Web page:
Frequently Asked Questions
q: What type of closure should I get?
A slip-on shoe has its benefits and some athletic footwear is slip on, meaning they have no buckles, clips, velcro, or laces. However, lace up or velcro strap models are more secure. It depends on your personal preference and how good of a fit the shoe is. You definitely wouldn’t want a slip-on shoe that only comes in whole sizes (i.e., 8, 9, 10 and not 8, 8 ½, 9, etc.), because your shoe may be a little large and it could come off during exercise.
q: How much room should there be in the toe box?
There should be ample room in the toe box for your toes to spread out comfortably. Footwear which pinches your toes together in the toe box could cause injury but they definitely cause discomfort.
q: What kind of shoe should I get if I have high arches?
You should look into a neutral shoe if you have high arches, but ultimately it depends on your preference and comfort. Neutral ones carefully balance support and cushioning to reduce the impact on your feet and legs and to stabilize your run.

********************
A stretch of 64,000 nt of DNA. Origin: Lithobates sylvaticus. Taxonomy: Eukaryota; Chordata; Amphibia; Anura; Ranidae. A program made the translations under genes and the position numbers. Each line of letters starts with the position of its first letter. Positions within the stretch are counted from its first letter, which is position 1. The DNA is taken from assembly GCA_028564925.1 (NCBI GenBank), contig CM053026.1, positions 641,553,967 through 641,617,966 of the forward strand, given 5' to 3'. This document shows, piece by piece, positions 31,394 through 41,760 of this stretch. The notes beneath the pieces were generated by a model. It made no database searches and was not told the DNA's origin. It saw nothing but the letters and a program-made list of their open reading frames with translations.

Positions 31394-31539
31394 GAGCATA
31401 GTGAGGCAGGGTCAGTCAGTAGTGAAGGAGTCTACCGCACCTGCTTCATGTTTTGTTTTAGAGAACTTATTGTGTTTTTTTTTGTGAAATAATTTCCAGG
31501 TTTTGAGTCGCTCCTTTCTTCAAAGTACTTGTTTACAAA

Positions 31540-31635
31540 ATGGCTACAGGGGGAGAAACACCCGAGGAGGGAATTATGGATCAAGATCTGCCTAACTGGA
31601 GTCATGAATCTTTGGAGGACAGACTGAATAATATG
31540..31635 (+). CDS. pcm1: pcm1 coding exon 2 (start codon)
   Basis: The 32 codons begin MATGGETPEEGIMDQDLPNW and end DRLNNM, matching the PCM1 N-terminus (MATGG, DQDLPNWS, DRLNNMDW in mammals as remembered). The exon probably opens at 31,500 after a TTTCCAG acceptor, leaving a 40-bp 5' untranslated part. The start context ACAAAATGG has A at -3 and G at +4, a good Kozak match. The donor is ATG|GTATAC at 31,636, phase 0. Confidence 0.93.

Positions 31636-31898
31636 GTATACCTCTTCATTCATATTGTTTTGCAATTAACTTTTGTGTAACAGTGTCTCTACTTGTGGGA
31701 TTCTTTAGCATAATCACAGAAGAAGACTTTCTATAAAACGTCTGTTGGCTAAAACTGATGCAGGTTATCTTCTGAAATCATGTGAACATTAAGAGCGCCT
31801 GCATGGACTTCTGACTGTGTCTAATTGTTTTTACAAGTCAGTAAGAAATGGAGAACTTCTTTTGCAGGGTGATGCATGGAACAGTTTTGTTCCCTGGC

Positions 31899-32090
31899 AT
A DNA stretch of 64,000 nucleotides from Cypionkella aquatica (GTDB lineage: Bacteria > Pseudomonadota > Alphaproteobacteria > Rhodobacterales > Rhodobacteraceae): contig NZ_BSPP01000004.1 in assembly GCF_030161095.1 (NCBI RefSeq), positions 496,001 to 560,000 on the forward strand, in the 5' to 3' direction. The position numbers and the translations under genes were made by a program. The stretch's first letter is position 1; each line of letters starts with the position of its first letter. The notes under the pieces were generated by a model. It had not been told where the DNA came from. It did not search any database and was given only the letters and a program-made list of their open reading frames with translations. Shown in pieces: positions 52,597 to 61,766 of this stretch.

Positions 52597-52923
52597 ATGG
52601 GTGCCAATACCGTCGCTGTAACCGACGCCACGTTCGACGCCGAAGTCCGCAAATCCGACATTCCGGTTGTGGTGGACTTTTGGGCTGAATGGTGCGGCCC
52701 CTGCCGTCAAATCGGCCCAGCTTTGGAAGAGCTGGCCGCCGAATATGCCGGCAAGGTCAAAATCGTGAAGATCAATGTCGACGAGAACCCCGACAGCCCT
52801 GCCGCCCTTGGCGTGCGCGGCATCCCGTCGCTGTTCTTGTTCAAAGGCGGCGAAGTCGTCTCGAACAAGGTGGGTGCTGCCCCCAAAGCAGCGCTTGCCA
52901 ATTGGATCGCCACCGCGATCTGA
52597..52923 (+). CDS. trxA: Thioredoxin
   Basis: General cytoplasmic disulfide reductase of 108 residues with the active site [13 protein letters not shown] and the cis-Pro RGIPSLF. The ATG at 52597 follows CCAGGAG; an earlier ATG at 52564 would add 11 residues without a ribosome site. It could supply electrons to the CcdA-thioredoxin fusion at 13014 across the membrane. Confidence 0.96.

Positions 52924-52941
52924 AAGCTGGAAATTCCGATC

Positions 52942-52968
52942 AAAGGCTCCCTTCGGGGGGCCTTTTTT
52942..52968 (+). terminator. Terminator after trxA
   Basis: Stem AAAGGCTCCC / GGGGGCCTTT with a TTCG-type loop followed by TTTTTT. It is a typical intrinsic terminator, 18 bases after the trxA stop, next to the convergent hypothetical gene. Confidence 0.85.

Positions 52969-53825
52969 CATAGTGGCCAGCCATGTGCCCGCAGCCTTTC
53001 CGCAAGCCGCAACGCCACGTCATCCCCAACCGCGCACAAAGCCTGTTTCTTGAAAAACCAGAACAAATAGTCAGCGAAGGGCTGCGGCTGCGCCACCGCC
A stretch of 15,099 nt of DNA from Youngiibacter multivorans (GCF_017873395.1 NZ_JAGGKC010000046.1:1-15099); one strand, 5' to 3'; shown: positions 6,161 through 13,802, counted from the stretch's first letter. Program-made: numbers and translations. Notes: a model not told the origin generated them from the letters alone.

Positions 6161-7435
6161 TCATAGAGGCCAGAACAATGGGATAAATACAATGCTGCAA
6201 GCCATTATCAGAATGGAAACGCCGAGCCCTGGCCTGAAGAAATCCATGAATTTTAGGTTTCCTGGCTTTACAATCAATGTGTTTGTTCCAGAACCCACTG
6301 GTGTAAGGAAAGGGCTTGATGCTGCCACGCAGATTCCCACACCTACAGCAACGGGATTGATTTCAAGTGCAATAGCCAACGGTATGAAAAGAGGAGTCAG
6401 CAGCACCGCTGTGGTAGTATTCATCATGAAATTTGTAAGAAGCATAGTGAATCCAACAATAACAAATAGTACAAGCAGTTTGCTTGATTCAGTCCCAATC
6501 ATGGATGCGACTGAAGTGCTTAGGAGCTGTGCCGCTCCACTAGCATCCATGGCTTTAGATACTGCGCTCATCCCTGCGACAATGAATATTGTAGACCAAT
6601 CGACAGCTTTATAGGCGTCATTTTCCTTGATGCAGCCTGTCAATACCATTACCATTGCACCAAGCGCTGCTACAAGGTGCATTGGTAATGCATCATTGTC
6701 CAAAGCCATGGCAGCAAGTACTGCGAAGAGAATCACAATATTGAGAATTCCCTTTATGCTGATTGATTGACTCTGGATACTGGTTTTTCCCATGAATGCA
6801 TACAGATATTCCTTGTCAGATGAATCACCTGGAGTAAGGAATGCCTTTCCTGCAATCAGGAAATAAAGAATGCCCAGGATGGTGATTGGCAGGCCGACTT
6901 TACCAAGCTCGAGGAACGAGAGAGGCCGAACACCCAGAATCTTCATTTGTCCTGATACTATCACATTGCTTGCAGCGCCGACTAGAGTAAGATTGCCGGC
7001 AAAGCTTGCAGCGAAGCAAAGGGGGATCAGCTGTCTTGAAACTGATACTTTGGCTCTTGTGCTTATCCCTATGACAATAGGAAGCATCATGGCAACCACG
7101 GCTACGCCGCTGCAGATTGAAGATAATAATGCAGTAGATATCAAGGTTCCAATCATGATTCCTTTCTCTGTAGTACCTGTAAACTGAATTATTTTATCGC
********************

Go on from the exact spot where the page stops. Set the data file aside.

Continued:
However, some people with high arches overpronate, or your feet and ankles curve outwards, which means you may want a shoe with more cushioning and support to offset that tendency. Overpronation can lead to plantar fasciitis and other foot injuries.
q: How tight of a fit should I get?
Your shoe should fit loosely enough for your toes to spread out naturally and for your feet to rest comfortably against the footbed. However, it should be tight enough that it won’t come off as you jog.
q: Can I dry them in the tumble dryer?
I wouldn’t because it could reduce the life of the shoe. You should check the manufacturer’s website to see if they are dryer safe. It’s best to let them air dry if you can’t confirm that they are dryer safe, but if you can’t air dry them, stuff them into pillowcases, tie them up, and toss them in there. Be sure to use low heat!